Tag Archives: Dog training

Timing, timing, timing!

Everything is about timing in the dog training world and how we can help our dogs learn to live compatibly with their humans. 

Forgive the awful video quality and the cooing voice in the background (it’s me!).  The first thing I did when we let the puppies loose is lay down on my back like Gulliver and let the Puppyputians jump all over me!  My friend Suzy Houpt and fellow dog fosterer for Mostly Mutts Animal Rescue in Acworth, GA actually came up with the Gulliver’s Travels reference!

Did you know that from about age six weeks to about 12 weeks is what animal behavior scientists call the Optimal Socialization Period for a dog?  This means that you need to get those puppies exposed to as many dogs, humans, other species, etc. as possible.  I’m not saying take your baby puppy to a dog park or PetSmart to walk on the floor — you have no control over anyone bringing a sick dog to those places and you definitely don’t want your pup exposed to that until fully vaccinated — but take your puppy to meet all types of people and dogs you know are healthy and social.

What about those dreaded “accidents” in the house as you train your puppy that going potty outside is way better?  Well, if you come across a puddle and you didn’t see it happen, if you reprimand the pup he will just think you are a crazy person because they won’t put the two together.  Too much time has passed.

Now if you catch the puppy in midstream, that’s perfect timing!  Don’t wait for him to finish — yell “Hey” or clap loud and pick him up and take him outside to finish (or on the wee wee pad if you are training that way).  When the pup potties outside, I have a “Potty Party” and give lots of excited praise.  Some people give actual treats but the act of relieving oneself and some good praise should be sufficient.  You know that feeling when you really have to go…you can almost hear the “Ahhhhhh!”

The timing of giving the dog a treat when teaching basic obedience behaviors is also very relative.  You really want to time the giving of the treat with the behavior you are rewarding.  Sometimes we humans are just not fast enough so teaching these commands using a marker like a clicker or even the word, “Yes!” gives you time to get the treat ready to give.  A treat pouch is helpful but you want to make sure the dog is paying attention to the hand signal, your verbal cue and you — not the treats!  If you are doing a down/stay, you want to reward the dog for the down and the stay but if he breaks it, well then no reward!IMG_0492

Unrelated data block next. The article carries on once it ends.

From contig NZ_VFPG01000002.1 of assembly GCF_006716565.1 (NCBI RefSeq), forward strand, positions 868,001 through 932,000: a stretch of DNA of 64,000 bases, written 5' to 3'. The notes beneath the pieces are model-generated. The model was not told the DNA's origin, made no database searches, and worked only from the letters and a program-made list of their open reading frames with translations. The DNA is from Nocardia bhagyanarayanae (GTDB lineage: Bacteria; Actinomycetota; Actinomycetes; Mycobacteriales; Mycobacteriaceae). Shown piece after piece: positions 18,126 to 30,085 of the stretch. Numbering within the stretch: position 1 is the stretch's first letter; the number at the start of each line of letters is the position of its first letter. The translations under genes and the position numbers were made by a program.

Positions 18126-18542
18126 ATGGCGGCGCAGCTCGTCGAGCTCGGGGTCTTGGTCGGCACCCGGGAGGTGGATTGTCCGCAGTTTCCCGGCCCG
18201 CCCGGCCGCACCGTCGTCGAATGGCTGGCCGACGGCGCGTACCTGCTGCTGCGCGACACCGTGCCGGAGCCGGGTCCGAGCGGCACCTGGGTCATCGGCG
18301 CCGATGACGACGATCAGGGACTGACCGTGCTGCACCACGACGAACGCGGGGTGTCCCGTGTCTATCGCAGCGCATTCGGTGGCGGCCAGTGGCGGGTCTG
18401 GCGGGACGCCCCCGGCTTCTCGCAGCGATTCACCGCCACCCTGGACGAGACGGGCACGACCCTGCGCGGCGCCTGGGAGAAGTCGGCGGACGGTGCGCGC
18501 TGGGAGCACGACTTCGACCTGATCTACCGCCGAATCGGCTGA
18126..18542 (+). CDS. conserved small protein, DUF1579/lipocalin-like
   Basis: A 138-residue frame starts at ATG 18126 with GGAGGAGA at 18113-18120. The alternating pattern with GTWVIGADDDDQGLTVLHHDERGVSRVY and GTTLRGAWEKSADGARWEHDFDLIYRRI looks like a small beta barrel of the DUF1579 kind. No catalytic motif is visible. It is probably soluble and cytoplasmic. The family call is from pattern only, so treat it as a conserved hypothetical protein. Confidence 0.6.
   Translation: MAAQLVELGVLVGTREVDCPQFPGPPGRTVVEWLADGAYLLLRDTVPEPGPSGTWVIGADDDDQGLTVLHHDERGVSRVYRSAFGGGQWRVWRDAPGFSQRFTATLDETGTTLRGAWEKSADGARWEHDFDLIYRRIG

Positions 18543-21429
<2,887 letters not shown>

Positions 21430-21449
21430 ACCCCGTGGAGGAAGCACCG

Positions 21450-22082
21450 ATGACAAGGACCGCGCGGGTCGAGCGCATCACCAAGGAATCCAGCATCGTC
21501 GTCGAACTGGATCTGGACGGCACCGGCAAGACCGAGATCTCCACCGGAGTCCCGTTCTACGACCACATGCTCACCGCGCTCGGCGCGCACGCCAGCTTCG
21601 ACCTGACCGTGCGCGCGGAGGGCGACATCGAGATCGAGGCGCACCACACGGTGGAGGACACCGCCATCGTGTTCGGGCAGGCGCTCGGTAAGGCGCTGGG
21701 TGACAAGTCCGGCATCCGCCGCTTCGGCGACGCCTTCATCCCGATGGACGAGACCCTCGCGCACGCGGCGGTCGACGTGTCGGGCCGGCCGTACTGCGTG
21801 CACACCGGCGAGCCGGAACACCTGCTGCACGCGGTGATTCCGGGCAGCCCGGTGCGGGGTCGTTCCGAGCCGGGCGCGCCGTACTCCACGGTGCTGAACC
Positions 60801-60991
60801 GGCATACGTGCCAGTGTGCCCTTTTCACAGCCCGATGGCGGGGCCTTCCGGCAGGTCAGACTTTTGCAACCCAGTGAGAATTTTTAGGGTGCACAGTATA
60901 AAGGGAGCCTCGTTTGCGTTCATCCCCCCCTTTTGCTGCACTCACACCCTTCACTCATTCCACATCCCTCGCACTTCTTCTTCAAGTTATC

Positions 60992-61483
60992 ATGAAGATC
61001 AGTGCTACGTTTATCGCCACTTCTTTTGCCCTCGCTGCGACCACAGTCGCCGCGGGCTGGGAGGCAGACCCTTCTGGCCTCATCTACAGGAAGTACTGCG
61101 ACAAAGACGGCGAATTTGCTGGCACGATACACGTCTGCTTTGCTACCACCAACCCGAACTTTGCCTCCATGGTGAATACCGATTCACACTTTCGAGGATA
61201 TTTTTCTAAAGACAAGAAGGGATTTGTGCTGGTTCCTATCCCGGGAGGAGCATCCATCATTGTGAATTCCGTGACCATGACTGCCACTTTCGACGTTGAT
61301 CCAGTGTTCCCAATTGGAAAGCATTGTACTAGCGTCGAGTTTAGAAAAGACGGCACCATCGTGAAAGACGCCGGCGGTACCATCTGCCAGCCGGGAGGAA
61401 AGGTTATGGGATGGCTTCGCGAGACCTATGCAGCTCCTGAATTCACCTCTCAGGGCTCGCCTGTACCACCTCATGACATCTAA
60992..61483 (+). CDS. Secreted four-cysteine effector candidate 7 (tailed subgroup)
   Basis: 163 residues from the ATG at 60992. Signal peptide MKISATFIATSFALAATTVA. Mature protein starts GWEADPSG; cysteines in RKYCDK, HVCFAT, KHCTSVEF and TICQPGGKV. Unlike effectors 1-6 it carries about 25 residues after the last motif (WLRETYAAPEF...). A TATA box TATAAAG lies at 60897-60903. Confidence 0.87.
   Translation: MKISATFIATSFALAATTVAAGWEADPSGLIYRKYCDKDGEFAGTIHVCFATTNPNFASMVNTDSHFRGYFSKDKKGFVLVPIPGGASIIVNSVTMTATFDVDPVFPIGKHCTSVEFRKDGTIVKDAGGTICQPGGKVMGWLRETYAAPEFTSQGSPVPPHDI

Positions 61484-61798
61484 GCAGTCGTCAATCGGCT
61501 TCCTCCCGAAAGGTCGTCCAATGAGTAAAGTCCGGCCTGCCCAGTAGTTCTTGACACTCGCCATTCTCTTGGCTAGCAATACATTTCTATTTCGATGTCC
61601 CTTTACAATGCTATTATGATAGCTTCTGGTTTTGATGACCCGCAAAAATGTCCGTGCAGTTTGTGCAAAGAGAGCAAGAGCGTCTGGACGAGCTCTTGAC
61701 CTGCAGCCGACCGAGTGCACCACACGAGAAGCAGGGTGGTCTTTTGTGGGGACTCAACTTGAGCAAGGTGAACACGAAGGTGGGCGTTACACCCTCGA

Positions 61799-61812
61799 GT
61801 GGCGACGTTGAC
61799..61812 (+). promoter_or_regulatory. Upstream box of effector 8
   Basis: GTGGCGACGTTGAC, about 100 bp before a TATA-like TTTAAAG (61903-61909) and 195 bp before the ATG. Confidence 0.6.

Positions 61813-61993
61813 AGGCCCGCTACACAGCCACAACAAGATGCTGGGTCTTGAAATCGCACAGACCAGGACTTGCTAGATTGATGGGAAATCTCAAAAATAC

When I was first learning how to teach clicker training, our instructor had us get a pile of dried beans and a paper cup.  We would click and pick a bean out of our treat bag and place it in the paper cup.  Mark and then treat.  Mark and then treat. Mark and then treat.  I think I dream about marking and treating!

To practice my timing for marking a behavior, I used my table mirror.  First I would crinkle my nose and mark it with a “Yes!” just to get the rhythm and timing down.  I can imagine anyone who walked into my room at the time would be calling for the crazy wagon! But I needed (and still need to!) practice the timing.  But it’s all about timing, timing, timing!

I’m a Puppy and a Border Collie

Guess which puppy I am?

Guess which puppy I am?
Photo by datpet – http://www.datpet.com

I’m a puppy…new and starting my training.  I know instinctively some things and I’ve learned a lot over my 40 plus years of animal advocacy and pet ownership, but I am still wet behind my ears.  I am learning new training methods — embracing only positive training methods.  I find the study material incredibly interesting and a lot of things I thought I knew just don’t work or are not effective.

Association of Professional Dog Trainers - Dog Training Professionals